Point System:

When using a point system, respondents are awarded points that can eventually be redeemed for gift cards or other prizes. Points can sound like a lot more than the actual dollar amount they represent (e.g. 100 pts = $1). This system is used all the time with credit cards and loyalty programs.

Pros:

  • Cost-efficient
  • Engagement – respondents can be motivated to keep taking surveys so that they accrue enough points to redeem for a prize.

Cons:

  • Point Tracking – In order to use points, respondents have to be part of a panel or database where their point accrual is tracked.

Considerations:

  • Before introducing a point system to your panel or database, think through the frequency that you will be soliciting responses. Respondents need consistent opportunities to work towards a prize. You also don’t want to get too carried away with your point to dollar value ratio – respondents will eventually realize that the surveys are not worth their time.

Discounts/Vouchers:

Sometimes companies offer gift cards, discounts or vouchers to their own products or services.

Pros:

  • No Cash Outlay – providing discounts/vouchers to your own products/services makes a lot of sense from a bottom-line cost perspective.

Cons:

  • Positive Bias – offering a discount/voucher as an incentive will be more motivating to people who like the company, product or service.
  • Lower Response Rates – as mentioned above, people with negative opinions about the company will be less motivated to respond. This inherently reduces response rates.

Not offering an Incentive:

At Elevated Insights we rarely conduct research without some sort of incentive. The type of people that are willing to participate without any incentive are typically not representative of the entire market, and this can completely throw your findings off track and significantly slow down the fielding of research, especially against younger cohorts. No incentive often attracts people who:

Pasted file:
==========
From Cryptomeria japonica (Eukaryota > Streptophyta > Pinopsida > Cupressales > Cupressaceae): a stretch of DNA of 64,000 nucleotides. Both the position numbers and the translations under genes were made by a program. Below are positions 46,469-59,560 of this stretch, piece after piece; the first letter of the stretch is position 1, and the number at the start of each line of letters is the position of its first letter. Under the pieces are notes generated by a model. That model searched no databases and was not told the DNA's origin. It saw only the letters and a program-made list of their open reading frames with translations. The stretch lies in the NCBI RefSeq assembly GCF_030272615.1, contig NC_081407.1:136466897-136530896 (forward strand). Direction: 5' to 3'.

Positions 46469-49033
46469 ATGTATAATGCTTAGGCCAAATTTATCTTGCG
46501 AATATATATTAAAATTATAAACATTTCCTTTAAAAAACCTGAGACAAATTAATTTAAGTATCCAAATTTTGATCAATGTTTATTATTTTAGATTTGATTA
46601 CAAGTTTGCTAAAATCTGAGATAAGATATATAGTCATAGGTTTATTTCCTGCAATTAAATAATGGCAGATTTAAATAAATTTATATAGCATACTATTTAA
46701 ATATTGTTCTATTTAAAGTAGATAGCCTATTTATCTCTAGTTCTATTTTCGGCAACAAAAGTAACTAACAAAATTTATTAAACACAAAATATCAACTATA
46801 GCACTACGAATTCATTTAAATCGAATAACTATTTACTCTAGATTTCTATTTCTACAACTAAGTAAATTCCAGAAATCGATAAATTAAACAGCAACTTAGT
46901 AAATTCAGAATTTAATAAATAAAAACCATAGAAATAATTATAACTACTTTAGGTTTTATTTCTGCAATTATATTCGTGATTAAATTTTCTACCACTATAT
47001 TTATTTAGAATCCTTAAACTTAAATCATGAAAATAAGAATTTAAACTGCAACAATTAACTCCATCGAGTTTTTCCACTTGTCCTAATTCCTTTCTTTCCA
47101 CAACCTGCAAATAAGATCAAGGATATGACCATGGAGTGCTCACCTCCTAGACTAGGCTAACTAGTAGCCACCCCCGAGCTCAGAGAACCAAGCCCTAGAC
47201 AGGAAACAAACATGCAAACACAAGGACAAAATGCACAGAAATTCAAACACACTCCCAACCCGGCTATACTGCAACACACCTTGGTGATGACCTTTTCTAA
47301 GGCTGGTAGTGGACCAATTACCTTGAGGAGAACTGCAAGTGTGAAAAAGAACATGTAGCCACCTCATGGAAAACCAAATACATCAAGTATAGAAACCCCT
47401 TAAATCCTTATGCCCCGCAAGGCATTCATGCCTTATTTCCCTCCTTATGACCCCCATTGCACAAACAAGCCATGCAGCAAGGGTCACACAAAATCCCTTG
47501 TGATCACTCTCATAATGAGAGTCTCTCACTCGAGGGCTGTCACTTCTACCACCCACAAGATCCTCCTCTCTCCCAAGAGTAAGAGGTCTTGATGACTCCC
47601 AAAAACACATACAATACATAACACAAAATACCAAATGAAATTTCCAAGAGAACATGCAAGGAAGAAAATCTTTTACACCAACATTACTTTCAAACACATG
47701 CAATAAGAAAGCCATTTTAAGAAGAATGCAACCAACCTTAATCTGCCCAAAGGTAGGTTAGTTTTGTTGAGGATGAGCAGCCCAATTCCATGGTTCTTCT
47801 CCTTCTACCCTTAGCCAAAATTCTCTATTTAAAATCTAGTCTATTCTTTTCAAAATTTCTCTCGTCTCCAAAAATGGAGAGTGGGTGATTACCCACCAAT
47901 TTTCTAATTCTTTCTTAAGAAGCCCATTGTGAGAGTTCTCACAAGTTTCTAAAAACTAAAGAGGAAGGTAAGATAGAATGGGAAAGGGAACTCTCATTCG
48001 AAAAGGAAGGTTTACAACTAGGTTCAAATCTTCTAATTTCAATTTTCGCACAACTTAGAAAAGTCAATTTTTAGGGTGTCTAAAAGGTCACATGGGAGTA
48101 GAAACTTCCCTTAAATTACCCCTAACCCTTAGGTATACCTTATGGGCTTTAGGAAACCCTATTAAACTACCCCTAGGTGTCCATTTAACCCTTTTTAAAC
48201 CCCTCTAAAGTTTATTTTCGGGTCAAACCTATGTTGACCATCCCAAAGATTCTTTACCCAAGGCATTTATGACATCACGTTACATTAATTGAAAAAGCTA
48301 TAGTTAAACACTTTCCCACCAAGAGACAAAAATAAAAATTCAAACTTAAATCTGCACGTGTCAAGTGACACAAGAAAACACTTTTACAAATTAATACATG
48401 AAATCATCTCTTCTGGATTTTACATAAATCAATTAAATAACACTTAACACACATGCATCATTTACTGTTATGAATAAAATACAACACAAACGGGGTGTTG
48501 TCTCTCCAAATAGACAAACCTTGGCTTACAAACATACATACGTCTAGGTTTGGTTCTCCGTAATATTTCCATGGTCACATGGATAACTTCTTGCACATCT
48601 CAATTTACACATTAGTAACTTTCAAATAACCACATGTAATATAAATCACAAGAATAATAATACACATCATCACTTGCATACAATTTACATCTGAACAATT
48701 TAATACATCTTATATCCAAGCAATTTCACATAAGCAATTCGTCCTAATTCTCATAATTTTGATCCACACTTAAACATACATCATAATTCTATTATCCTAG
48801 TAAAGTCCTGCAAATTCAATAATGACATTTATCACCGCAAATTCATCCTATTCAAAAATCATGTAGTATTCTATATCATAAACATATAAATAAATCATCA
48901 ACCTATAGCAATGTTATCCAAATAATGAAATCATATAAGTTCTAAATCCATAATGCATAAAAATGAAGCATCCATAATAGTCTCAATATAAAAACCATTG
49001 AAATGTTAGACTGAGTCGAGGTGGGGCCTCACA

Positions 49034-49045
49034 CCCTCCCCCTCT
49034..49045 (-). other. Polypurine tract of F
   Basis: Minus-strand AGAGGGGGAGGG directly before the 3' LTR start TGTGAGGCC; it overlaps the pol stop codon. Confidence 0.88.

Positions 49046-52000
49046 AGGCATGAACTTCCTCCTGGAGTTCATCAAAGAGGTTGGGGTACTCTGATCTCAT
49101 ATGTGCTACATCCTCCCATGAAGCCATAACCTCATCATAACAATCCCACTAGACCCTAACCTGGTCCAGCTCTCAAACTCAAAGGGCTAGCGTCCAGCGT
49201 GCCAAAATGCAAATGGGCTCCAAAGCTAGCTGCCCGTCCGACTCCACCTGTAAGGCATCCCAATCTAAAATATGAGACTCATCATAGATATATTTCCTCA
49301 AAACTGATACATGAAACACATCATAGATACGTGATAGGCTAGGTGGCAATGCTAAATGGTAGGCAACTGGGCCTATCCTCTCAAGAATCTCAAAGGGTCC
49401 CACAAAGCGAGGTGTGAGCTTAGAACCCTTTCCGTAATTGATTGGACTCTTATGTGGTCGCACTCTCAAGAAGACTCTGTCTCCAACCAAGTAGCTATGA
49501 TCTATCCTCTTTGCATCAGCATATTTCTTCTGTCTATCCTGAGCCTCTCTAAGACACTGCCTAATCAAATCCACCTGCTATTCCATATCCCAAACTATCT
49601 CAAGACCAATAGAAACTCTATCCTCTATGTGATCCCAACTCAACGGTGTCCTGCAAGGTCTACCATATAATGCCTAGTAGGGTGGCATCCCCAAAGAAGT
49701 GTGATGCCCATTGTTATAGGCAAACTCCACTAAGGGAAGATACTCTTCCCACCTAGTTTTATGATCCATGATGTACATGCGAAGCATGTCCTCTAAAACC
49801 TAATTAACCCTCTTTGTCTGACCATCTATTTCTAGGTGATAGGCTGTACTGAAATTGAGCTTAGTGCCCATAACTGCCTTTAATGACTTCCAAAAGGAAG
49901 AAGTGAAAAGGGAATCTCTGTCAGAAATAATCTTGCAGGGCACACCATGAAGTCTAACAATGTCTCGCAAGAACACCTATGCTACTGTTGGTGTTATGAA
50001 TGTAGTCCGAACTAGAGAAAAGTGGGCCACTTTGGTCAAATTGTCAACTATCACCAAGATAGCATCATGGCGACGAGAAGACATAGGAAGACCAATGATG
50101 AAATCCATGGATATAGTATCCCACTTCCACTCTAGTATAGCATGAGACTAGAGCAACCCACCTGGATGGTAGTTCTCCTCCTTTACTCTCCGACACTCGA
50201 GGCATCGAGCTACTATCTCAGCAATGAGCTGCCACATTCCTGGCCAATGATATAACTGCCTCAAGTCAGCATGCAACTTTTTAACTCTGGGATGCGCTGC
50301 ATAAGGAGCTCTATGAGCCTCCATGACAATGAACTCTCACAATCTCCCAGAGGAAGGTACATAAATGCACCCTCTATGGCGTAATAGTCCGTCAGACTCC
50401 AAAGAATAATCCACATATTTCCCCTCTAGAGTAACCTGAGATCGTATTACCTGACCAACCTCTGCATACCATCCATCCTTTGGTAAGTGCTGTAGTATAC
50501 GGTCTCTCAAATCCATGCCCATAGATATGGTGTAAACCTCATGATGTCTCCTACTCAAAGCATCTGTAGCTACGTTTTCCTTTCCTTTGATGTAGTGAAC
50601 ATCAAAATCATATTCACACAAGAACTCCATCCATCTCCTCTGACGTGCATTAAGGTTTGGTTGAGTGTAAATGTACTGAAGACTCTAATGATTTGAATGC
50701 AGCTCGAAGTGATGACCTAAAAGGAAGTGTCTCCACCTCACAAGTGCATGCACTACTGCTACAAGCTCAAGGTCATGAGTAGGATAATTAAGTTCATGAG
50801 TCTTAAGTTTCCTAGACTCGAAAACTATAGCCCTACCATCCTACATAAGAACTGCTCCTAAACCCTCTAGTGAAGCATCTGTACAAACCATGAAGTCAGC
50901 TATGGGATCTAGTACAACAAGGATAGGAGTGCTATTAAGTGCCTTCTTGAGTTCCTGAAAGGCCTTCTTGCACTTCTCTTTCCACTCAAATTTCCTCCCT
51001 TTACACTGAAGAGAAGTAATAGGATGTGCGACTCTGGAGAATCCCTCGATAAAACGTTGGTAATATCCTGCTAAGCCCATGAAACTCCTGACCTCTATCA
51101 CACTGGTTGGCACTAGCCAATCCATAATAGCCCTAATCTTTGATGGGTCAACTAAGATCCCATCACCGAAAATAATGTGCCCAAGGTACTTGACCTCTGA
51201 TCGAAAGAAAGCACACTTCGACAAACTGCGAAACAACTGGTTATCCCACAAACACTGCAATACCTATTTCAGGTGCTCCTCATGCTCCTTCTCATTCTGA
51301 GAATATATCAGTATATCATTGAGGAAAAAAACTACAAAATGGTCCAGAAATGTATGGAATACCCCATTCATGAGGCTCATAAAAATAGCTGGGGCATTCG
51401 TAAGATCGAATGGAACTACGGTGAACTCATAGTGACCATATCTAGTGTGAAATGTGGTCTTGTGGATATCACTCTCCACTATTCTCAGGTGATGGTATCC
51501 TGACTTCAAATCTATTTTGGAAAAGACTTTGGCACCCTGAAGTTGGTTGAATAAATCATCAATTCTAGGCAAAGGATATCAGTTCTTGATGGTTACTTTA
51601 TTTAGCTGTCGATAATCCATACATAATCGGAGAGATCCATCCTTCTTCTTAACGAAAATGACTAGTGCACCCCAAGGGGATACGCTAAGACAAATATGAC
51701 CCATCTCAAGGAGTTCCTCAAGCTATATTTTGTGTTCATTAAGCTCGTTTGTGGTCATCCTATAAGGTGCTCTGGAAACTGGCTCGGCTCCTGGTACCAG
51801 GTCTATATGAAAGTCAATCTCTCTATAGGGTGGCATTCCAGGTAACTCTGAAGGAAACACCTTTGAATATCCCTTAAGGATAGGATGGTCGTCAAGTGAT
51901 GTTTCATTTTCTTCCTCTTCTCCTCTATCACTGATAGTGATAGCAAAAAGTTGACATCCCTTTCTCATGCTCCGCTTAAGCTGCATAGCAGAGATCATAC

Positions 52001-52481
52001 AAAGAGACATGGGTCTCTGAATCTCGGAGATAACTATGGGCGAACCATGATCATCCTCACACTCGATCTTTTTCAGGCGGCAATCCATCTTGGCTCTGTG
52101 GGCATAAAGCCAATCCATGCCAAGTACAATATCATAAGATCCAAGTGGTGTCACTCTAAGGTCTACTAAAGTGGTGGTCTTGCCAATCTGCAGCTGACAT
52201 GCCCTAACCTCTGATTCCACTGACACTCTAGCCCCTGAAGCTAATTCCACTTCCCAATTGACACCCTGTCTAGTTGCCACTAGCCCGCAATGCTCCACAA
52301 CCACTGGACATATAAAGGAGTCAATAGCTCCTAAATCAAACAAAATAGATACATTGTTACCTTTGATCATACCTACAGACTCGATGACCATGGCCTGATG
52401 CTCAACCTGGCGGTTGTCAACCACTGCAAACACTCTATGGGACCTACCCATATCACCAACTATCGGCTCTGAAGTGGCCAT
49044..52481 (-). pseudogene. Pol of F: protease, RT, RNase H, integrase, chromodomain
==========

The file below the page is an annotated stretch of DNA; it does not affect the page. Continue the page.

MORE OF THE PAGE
• Are polar in sentiment and opinion – often the people who are motivated to participate either feel strongly for or against the research topic and want to voice that sentiment. This ignores everyone in the middle.
  • Have time on their hands – an over-index of consumers who have time on their hands could bias the results in a number of ways. And this is more of a psychographic trait that isn’t typically included in screening questions or quotas.

The one exception where we have foregone incentives is with employee engagement studies, where employees can be more naturally motivated. Essentially, their financial incentive is substituted with an incentive to improve the place they work. However, a financial incentive is typically still a good idea if the budget allows.

So how should you incentivize your respondents?

The answer is… it depends. The optimal way to incentivize respondents depends on the contextual aspects of the research study, and thus, should be decided on a study-by-study basis. These factors include the amount of time the respondent will need to spend, the audience being researched, the topic of the research study, etc.. And often, multiple methods can be used in combination to produced balanced responses to your survey or screener. A preference for the objective is what landed me on the quant. side of market research, but I do concede that the right way to incentivize respondents is more of a subjective exercise.

Hopefully this article provided things to consider the next time you’re designing a research study. We firmly believe that correctly incentivizing respondents is often an underappreciated factor in the production of high quality research.

If you have questions, comments, or suggestions about incentives I would love to chat! Feel free to shoot me an email – joey@elevatedinsights.com.